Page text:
A smart card, typically a type of chip card, is a plastic card that contains an embedded computer chip–either a memory or microprocessor type–that stores and transacts data. This data is usually associated with either value, information, or both and is stored and processed within the card's chip.
First introduced in Europe nearly three decades ago, smart cards debuted as a stored value tool for payphones to reduce theft. As smart cards and other chip-based cards advanced, people found new ways to use them, including charge cards for credit purchases and for record keeping in place of paper.
In the U.S., consumers have been using chip cards for everything from visiting libraries to buying groceries to attending movies, firmly integrating them into our everyday lives. Several U.S. states have chip card programs in progress for government applications ranging from the Department of Motor Vehicles to Electronic Benefit Transfers (EBTs). Many industries have implemented the power of smart cards in their products, such as the GSM digital cellular phones as well as TV-satellite decoders.
Smart cards improve the convenience and security of any transaction. They provide tamper-proof storage of user and account identity. Smart card systems have proven to be more reliable than other machine-readable cards, like the magnetic stripe and barcode, with many studies showing card read life and reader life improvements demonstrating the much lower cost of system maintenance. Smart cards also provide vital components of system security for the exchange of data throughout virtually any type of network. They protect against a full range of security threats, from careless storage of user passwords to sophisticated system hacks. The costs to manage password resets for an organisation or enterprise are very high, thus making smart cards a cost-effective solution in these environments. Multifunction cards can also be used to manage network system access and store value and other data. Worldwide, people are now using smart cards for a wide variety of daily tasks, which include.
The most prominent application of smart card technology is in Subscriber Identity Modules (SIM), required for all phone systems under the Global System for Mobile Communication (GSM) standard. Each phone utilises the unique identifier, stored in the SIM, to manage the rights and privileges of each subscriber on various networks. This use case represents over half of all smart cards consumed each year. The Universal Subscriber Identification Modules (USIM) are also being used to bridge the identity gap as phones transition between GSM, UTMS, and 3G network operators.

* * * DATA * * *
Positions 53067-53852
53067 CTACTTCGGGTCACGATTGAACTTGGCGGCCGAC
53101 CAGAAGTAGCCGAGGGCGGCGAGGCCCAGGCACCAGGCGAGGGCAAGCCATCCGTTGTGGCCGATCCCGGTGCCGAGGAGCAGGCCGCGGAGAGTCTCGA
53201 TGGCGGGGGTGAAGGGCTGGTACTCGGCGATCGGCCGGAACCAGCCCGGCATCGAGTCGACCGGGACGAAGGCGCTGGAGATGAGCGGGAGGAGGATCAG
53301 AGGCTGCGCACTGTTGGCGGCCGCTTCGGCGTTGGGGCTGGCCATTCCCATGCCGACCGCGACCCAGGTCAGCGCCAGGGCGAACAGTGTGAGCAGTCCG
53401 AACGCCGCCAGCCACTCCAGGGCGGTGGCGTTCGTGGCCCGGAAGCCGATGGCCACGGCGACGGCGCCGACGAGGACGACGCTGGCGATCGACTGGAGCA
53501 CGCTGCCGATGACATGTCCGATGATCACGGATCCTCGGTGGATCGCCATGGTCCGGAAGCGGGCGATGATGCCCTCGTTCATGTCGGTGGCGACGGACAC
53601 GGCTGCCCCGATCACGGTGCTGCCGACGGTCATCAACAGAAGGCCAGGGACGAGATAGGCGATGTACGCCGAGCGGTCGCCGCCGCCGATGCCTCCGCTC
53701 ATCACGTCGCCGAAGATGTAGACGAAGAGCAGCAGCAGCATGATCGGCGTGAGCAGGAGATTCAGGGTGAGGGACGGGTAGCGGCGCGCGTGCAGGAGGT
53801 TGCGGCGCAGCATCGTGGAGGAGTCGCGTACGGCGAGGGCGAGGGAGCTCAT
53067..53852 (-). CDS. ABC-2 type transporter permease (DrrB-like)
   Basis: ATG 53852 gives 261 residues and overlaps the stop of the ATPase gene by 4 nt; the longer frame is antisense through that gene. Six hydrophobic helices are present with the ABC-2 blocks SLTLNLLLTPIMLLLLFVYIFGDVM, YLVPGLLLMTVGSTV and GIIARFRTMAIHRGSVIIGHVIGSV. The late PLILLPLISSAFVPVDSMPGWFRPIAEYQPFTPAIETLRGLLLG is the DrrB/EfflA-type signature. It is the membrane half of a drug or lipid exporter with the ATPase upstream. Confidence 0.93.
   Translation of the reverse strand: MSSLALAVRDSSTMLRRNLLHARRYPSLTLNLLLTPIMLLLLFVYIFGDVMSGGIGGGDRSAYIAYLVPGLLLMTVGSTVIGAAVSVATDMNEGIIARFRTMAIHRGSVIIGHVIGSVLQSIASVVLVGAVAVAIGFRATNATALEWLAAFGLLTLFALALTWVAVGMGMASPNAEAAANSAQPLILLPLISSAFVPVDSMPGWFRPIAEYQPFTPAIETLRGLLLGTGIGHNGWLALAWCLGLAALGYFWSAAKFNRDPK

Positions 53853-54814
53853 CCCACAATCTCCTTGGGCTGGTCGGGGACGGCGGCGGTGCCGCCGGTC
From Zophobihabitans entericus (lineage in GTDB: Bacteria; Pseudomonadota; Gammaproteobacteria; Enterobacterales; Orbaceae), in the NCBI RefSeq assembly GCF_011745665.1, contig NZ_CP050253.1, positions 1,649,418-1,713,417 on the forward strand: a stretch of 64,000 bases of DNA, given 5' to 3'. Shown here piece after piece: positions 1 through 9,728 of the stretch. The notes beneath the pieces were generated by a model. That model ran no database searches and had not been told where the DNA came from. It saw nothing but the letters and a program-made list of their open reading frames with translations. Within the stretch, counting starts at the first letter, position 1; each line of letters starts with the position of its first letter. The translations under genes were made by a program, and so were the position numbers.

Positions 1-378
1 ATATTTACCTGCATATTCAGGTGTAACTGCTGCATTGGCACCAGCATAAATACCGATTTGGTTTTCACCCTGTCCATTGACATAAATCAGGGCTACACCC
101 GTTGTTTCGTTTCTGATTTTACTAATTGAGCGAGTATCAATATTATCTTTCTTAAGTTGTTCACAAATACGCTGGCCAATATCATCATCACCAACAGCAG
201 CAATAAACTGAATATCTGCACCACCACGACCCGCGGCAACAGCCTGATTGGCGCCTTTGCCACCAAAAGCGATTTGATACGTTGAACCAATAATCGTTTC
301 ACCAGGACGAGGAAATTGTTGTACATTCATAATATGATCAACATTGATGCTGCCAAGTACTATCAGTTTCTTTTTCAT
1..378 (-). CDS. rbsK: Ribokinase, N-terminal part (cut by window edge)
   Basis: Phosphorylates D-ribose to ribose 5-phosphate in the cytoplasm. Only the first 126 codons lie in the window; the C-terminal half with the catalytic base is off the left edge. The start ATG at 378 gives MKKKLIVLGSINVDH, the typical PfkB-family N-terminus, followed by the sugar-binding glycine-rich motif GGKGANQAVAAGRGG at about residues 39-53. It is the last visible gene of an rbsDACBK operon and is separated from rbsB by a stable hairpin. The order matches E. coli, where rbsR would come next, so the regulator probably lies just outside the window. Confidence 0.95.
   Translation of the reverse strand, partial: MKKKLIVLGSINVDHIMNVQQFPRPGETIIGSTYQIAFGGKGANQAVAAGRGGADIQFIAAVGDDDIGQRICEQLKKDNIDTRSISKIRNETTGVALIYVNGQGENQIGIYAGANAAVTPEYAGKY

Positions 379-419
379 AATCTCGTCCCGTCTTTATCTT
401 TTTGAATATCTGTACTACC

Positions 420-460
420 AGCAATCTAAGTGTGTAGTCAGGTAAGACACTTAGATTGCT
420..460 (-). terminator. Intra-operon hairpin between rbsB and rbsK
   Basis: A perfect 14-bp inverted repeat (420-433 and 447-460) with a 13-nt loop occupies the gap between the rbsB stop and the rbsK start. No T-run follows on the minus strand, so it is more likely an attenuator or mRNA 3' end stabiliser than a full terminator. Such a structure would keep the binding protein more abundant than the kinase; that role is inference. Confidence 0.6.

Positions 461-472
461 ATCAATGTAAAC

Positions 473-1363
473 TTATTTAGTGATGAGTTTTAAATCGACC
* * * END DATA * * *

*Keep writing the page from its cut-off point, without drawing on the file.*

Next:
Another use of smart cards is stored value, particularly loyalty programs, that track and provide incentives to repeat customers. Stored value is more convenient and safer than cash. For issuers, a float is realised on unspent balances and residuals on balances that are never used.
For multi-chain retailers that administer loyalty programs across many different businesses and POS systems, smart cards can centrally locate and track all data. The applications are numerous, such as transportation, parking, laundry, gaming, retail, and entertainment.
In addition to information security, smart cards can ensure greater security of services and equipment by restricting access to the only authorised user(s).
Information and entertainment are being delivered via satellite or cable to the home DVR player or cable box or cable-enabled PC. Home delivery service is encrypted and decrypted via the smart card per subscriber access. Digital video broadcast systems have already adopted smart cards as electronic keys for protection.
Smart cards can also act as keys to machine settings for sensitive laboratory equipment and dispensers for drugs, tools, library cards, health club equipment, etc. In some environments, smart card enabled-SD and microSD cards are protected digital content as it is being delivered to the mobile handsets / phones.
These are cards recommended for dye sublimation thermal transfer printers.
These are cards with memory. These cards can be used for storing the data for different software applications. These are available in both contact-less and contact mode.
Being sold at throwaway prices.
These cards were pre - printed, but were not used thereafter. Hence they have been coated with a deep colour. The chip and protocol is fully usable. However they cannot be printed by thermal (Dye - Sublimation) Technology.
These are cards with solid cut colours. With exceptional brightness, cards can be made in all metallic colours, the most popular being Gold and Silver.
Any combination of colours, design or image can be printed using this technology.
Mostly used for personalized cards, individual photographs and text can be printed using this technology in a very short delivery time.
These are cards that contain unique pin numbers that are protected with silver scratchable panels. It can be made in plastic or paper. Security is the main concern for most clients when dealing with calling cards, as such cards contain real value. Hence we also offer a suite of security enhancements for these cards.